Indian markets nosedived over 2.7 per cent at the end of the session on Thursday on heavy capital outflows as the rupee hit a life-time low of 60 against the dollar amid a weak trend in the global market.
Foreign institutional investors sold shares worth Rs 544.97 crore yesterday, as per provisional data from the stock exchanges.
Global sentiment was hit after Federal Reserve Chairman Ben S. Bernanke said that the bank may end bond purchases next year if the economy strengthens in line with forecasts.
Concerns about the health of the Chinese economy weighed on the market sentiment after China's purchasing managers' index contracted further to 48.3 in June from May's final reading of 49.2.
The 30-share BSE index Sensex was down 526.41 points (2.74 per cent) at 18,719.29 and the 50-share NSE index Nifty was down 166.35 points (2.86 per cent) at 5,655.90.
All BSE sectoral indices posted steep losses. Among them, realty, metal, banking and power succumbed to heavy selling pressure and were down 5.18 per cent, 4.63 per cent, 3.98 per cent and 3.29 per cent, respectively.
Among 30-share Sensex, Jindal Steel (down 9.62 per cent), Tata Steel (-6.25 per cent), Hindalco (-6.24 per cent), BHEL (-4.99 per cent) and Sterlite (-4.52 per cent) were the top five losers, while Wipro (1.28 per cent) and Sun Pharma (-0.69 per cent) were the only two gainers.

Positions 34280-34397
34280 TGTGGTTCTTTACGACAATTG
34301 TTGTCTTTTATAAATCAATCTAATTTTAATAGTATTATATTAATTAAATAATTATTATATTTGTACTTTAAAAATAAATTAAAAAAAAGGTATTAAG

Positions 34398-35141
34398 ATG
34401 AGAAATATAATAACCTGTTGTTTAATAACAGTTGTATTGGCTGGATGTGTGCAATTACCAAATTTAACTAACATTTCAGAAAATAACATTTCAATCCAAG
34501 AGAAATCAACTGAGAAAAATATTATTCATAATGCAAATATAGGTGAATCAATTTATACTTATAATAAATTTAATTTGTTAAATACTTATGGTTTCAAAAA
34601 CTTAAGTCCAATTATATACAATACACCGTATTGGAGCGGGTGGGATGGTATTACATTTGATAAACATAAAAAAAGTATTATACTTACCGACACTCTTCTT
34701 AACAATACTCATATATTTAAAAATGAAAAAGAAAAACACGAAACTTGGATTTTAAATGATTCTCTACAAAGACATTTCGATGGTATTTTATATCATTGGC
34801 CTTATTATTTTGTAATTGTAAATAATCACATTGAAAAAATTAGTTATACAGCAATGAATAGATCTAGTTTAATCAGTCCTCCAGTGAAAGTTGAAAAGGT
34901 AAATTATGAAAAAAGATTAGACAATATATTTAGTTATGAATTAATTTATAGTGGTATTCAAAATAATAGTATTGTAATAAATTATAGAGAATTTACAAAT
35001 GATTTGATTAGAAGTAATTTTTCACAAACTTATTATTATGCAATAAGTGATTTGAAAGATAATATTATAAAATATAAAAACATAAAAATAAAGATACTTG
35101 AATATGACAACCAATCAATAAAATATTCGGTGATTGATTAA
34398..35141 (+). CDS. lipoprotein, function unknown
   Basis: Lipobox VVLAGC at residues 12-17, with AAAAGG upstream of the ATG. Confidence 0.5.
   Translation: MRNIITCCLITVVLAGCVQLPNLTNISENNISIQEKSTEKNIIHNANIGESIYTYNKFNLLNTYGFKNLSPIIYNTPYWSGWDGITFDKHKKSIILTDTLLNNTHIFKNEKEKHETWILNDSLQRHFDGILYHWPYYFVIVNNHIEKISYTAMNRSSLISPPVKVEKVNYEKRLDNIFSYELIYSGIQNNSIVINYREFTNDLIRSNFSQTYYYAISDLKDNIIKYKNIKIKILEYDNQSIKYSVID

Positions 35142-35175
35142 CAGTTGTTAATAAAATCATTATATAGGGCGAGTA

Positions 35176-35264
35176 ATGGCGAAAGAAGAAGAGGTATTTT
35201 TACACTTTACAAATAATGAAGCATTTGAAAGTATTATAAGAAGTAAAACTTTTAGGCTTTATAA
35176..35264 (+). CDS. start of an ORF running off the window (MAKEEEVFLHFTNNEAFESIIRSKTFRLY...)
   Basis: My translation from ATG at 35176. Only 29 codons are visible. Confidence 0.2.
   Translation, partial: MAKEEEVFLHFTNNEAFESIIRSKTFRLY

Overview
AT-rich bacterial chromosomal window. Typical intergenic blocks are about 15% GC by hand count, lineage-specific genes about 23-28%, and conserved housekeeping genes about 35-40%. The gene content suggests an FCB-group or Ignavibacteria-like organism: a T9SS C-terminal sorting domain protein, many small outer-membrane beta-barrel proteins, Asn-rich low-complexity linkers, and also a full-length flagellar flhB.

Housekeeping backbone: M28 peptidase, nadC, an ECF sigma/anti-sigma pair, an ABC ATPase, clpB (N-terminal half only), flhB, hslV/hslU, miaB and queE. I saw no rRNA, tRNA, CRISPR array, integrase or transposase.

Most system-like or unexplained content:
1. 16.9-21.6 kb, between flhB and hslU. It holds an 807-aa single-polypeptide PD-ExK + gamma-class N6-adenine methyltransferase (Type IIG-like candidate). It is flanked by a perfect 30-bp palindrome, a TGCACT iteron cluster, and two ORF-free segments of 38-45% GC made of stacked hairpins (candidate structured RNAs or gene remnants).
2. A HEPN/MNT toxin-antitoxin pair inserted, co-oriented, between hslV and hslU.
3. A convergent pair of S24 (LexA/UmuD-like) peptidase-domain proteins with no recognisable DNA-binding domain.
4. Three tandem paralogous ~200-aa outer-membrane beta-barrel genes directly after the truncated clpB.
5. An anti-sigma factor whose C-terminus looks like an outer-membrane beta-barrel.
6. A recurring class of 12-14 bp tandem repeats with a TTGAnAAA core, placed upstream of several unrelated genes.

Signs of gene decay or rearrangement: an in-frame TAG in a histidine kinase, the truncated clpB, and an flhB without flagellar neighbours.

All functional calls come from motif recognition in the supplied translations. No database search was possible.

European stocks sank and Asian shares tumbled to nine-month lows after the US Federal Reserve Chairman Ben Bernanke had on Wednesday confirmed that the central bank will stop its $85-billion bond buying programme later this year as the economic conditions have improved.
But Bernanke also said that the Fed would withold from tapering if the economic conditions deteriorated.
In the Asian trade, Japan’s Nikkei 225 shed 230.64 points or 1.74 per cent to 13,014.58 and Hong Kong’s Hang Seng slumped 547.45 points or 2.61 per cent to 20,439.44.
Stoxx 50 shed 64.46 points or 2.4 per cent to 2,619.52, FTSE 100 dipped 138.29 points or 2.18 per cent to 6,210.53 and DAX declined 196.93 points or 2.4 per cent to 8,000.15.
US stocks tumbled more than one per cent on Wednesday and the benchmark 10-year US Treasury yield surged to 2.37 per cent, a fresh 15-month high, while the dollar advanced broadly on the back of the rising yields.